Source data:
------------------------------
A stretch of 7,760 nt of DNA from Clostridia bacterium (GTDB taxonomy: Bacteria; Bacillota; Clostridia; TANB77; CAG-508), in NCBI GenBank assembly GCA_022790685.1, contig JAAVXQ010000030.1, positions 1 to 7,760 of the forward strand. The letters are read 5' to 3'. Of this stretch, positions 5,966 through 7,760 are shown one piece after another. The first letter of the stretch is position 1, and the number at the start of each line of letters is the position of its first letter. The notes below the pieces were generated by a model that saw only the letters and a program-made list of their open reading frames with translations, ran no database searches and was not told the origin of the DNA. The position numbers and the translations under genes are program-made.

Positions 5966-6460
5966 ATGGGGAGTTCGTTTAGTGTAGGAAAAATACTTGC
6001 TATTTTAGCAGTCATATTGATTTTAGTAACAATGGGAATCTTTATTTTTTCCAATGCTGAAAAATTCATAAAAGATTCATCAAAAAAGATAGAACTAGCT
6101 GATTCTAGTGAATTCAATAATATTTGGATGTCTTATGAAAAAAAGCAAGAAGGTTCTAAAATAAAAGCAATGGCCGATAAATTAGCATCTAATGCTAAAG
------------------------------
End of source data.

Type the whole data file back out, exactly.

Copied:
A stretch of 7,760 nt of DNA from Clostridia bacterium (GTDB taxonomy: Bacteria; Bacillota; Clostridia; TANB77; CAG-508), in NCBI GenBank assembly GCA_022790685.1, contig JAAVXQ010000030.1, positions 1 to 7,760 of the forward strand. The letters are read 5' to 3'. Of this stretch, positions 5,966 through 7,760 are shown one piece after another. The first letter of the stretch is position 1, and the number at the start of each line of letters is the position of its first letter. The notes below the pieces were generated by a model that saw only the letters and a program-made list of their open reading frames with translations, ran no database searches and was not told the origin of the DNA. The position numbers and the translations under genes are program-made.

Positions 5966-6460
5966 ATGGGGAGTTCGTTTAGTGTAGGAAAAATACTTGC
6001 TATTTTAGCAGTCATATTGATTTTAGTAACAATGGGAATCTTTATTTTTTCCAATGCTGAAAAATTCATAAAAGATTCATCAAAAAAGATAGAACTAGCT
6101 GATTCTAGTGAATTCAATAATATTTGGATGTCTTATGAAAAAAAGCAAGAAGGTTCTAAAATAAAAGCAATGGCCGATAAATTAGCATCTAATGCTAAAG